He's Back! Former Iranian President Ahmadinejad to Run Again


He's Back! Former Iranian President Ahmadinejad to Run Again

Iran's former president, Mahmoud Ahmadinejad, has stunned the country by putting himself forward as a candidate for next month's presidential election.

Ahmadinejad previously said he wasn't going to run after Supreme Leader Ayatollah Ali Khamenei advised him not to.

Speaking after submitting his paperwork Mr Ahmadinejad said he was only helping his former vice-president, Hamid Baghaei, who registered alongside him.

Since the 1990s, he said, the choices by conservative grandees have lost every time - either to more reformist candidates, or in the case of Ahmadinejad, to a hardline populist who refused to play ball with the establishment in a way that many have lately compared to Donald Trump. But after his registration on Wednesday, Mr Ahmadinejad told journalists that Ayatollah Khamenei's recommendation was "just advice", Iranian media reported.

His candidacy must be approved by the conservative Guardian Council, which oversees Iran's elections and is close to Khamenei.

May's election is widely expected to be won by current moderate President Hassan Rouhani, best known outside the country for his negotiation of a nuclear deal with world powers.

Ahmadinejad left office in August 2013 after two turbulent four-year terms, leaving the country divided domestically, isolated internationally and struggling economically.

He also clashed with the supreme leader over top political appointments, and his disputed 2009 reelection prompted the largest protests in Iran in a generation.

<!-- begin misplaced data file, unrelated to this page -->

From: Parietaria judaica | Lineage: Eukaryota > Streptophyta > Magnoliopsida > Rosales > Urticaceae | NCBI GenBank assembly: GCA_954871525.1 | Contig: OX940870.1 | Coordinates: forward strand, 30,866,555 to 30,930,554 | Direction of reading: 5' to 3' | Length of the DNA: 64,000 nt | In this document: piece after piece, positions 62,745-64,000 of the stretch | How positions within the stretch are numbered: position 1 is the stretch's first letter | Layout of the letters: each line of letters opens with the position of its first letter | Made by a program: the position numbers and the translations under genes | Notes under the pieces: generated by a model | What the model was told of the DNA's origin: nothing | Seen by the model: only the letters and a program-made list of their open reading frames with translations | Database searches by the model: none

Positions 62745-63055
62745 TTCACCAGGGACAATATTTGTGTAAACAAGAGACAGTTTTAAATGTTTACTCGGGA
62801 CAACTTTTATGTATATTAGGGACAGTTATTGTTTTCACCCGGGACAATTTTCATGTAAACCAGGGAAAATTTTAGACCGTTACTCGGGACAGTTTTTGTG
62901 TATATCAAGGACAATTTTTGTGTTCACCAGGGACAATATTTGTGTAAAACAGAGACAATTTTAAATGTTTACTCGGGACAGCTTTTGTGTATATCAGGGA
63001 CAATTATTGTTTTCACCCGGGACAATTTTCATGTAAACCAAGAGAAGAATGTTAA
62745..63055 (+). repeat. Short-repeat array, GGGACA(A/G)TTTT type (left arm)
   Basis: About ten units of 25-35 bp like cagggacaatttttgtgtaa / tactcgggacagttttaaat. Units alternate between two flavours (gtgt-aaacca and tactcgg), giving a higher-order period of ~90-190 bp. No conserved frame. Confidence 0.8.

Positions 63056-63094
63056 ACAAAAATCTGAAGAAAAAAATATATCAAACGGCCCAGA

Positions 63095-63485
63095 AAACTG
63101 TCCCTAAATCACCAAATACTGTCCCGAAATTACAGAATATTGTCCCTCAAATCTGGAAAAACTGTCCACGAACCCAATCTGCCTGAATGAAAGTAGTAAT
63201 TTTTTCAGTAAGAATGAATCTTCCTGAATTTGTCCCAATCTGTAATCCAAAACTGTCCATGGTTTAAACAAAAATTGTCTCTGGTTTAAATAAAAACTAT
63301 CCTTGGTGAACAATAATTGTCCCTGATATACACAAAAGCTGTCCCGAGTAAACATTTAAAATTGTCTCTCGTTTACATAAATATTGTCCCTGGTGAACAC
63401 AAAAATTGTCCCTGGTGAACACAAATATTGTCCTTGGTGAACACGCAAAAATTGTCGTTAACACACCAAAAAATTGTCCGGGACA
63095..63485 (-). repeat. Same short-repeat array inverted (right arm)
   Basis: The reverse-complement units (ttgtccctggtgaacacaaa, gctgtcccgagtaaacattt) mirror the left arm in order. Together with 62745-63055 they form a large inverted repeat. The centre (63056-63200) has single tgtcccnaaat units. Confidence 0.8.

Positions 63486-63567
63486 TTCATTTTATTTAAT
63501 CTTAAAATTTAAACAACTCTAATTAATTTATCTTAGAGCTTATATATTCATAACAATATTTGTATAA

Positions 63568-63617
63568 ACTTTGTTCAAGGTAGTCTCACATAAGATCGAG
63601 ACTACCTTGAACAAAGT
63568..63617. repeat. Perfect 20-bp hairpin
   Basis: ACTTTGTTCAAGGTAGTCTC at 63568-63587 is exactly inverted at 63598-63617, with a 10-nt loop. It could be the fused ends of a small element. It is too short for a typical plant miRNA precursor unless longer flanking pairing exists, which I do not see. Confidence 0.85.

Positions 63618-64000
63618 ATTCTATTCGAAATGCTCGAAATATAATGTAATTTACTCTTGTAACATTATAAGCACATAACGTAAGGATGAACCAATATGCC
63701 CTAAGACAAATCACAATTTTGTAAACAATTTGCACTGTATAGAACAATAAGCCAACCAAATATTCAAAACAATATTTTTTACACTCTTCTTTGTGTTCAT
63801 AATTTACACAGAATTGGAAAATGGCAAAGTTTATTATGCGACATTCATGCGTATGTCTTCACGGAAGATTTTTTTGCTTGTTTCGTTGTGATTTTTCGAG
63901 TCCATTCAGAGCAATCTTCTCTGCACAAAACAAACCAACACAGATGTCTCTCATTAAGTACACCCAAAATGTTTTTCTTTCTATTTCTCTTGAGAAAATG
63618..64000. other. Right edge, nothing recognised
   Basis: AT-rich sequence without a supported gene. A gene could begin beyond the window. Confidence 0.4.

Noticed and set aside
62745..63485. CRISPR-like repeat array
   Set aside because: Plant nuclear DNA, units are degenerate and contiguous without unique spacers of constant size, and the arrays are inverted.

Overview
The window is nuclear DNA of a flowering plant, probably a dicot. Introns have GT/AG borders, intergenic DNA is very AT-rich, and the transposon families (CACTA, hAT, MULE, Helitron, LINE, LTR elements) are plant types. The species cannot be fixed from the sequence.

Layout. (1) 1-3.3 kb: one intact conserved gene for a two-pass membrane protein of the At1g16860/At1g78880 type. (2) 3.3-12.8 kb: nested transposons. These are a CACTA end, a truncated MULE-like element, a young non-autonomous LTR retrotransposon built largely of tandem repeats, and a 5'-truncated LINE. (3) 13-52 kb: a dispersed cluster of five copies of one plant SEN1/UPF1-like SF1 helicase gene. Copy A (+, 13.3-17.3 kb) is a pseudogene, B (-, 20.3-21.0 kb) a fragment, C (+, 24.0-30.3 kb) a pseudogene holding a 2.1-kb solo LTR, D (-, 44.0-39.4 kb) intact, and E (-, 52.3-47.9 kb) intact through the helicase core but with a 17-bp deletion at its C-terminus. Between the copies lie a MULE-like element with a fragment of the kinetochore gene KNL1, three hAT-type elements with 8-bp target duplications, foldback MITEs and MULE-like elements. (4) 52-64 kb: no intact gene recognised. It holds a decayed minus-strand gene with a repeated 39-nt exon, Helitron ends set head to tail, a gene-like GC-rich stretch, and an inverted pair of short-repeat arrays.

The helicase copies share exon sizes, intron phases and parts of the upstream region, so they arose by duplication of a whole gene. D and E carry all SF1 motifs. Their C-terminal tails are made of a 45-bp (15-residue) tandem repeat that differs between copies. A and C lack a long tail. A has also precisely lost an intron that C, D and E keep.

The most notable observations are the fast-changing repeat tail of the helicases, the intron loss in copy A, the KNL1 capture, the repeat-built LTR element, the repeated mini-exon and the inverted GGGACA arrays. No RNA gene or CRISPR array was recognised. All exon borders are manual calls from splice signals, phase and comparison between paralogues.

Three weeks earlier when visiting Ahwaz, Ahmadinejad's comments sparked controversy especially after he vaguely criticized an unidentified authoritative figure. Then, on April 12 ex-President Ahmadinejad threw a curve ball into the race with his announcement that he intends to run.

"His disqualification by the Guardian Council would show that the council is not independent and follows the orders of the supreme leader", said political analyst Saeed Leylaz.

Ahmadinejad's candidacy may be a stunt to ensure at least one of his acolytes makes the cut.

Reactions of worry were quick to spread, as Raisi is an influential cleric with a close relationship with Khamenei. "Someone came to see me and considering his own interests and the interests of the country, I told him he should not participate in that matter [elections]", Khamenei was quoted by his official website previous year, referring to Ahmadinejad. Under that deal, Iran agreed to curb its uranium enrichment in exchange for the lifting of global sanctions.

Under his presidency, Iran not only enhanced and accelerated its nuclear programme, but expanded its already strong influence in Iraq and Syria, and further strengthened its hold on Lebanese politics through an aggressive strategy of support for local Shia jihadist proxy Hezbollah.

"He said he was not telling me either to come or not to come".